Austerity vs Government Spending Debate

A reader disagrees with my assertion that austerity measures implemented by the Tory (and Lib Dem) government are negatively impacting the British economy:

We don’t have an ideological government, we have a coalition. Also Keynesian economics does not have a great track record – the Swedes have moved away from it, as have Iceland and other countries are following suit, all trying to stop living beyond their means.

Keynesian economics has an excellent record of pulling countries in severe economic downturns around – the United States recovered from the worst financial crisis in its history in 1929 by a massive injection of government cash into the economy, and it also prevented another one by doing the same 80 years later. Conservatives seem to forget that the entire banking industry was saved with government money. Does this not count as a Keynesian response?

The fact is, in countries like the UK and US, the wealthy have been been bailed out by the government, while the rest of the country is being subjected to austerity measures to make up for the huge deficits. There is certainly a time and a place for government cut backs, but the Tory strategy of ripping up the welfare state and putting thousands of people out of work is simply dangerous.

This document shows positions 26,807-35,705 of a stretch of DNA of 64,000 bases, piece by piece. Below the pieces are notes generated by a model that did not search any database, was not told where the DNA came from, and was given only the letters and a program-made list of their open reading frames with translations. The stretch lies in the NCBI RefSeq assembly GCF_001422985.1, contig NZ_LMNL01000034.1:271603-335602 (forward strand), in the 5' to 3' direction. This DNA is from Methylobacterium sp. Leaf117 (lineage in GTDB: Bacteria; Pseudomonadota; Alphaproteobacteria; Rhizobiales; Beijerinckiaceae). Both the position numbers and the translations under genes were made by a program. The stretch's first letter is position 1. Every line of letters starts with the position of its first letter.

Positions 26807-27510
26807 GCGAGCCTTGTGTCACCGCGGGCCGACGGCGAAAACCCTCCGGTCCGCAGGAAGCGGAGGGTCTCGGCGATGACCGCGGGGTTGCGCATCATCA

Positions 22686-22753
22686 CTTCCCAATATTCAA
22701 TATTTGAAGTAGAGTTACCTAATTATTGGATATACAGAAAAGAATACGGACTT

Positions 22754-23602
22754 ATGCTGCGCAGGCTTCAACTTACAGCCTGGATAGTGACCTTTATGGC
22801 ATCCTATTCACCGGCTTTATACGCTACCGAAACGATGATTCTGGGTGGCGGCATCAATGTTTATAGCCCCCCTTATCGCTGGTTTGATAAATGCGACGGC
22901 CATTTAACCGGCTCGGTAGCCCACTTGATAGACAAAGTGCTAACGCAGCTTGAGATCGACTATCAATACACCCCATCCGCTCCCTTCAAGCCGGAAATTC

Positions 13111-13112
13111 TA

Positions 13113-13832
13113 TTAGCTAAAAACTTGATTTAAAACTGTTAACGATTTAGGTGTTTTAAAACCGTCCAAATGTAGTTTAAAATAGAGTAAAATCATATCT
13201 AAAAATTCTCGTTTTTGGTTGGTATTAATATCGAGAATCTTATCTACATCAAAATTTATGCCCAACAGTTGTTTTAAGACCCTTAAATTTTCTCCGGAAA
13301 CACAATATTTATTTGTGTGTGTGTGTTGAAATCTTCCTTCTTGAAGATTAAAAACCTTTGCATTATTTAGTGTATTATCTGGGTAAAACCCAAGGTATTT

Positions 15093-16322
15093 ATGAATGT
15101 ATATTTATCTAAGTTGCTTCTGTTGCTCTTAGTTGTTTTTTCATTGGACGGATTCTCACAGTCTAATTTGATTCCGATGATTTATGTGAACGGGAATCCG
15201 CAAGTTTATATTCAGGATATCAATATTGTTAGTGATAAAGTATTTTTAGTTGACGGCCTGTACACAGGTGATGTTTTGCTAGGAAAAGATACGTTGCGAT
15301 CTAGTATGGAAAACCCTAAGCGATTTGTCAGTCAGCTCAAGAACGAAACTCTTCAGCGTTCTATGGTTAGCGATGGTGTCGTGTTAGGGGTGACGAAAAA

Iceland was plunged into a giant fiscal crisis precisely because it deregulated its economy and banking sector (an excellent documentary ‘The Inside Job’ was made about it and is definitely worth checking out), so to argue that Keynesian economics doesn’t work seems a little far fetched. Iceland did not move away from ‘living beyond its means’ – it went from being a stable socialist democracy to being a neo liberal paradise set up to benefit the banks and the mega rich. It quickly turned in to a complete nightmare and had to be bailed out by the IMF – another classic Keynesian response.

Ben Cohen is the editor and founder of The Daily Banter. He lives in Washington DC where he does podcasts, teaches Martial Arts, and tries to be a good father. He would be extremely disturbed if you took him too seriously.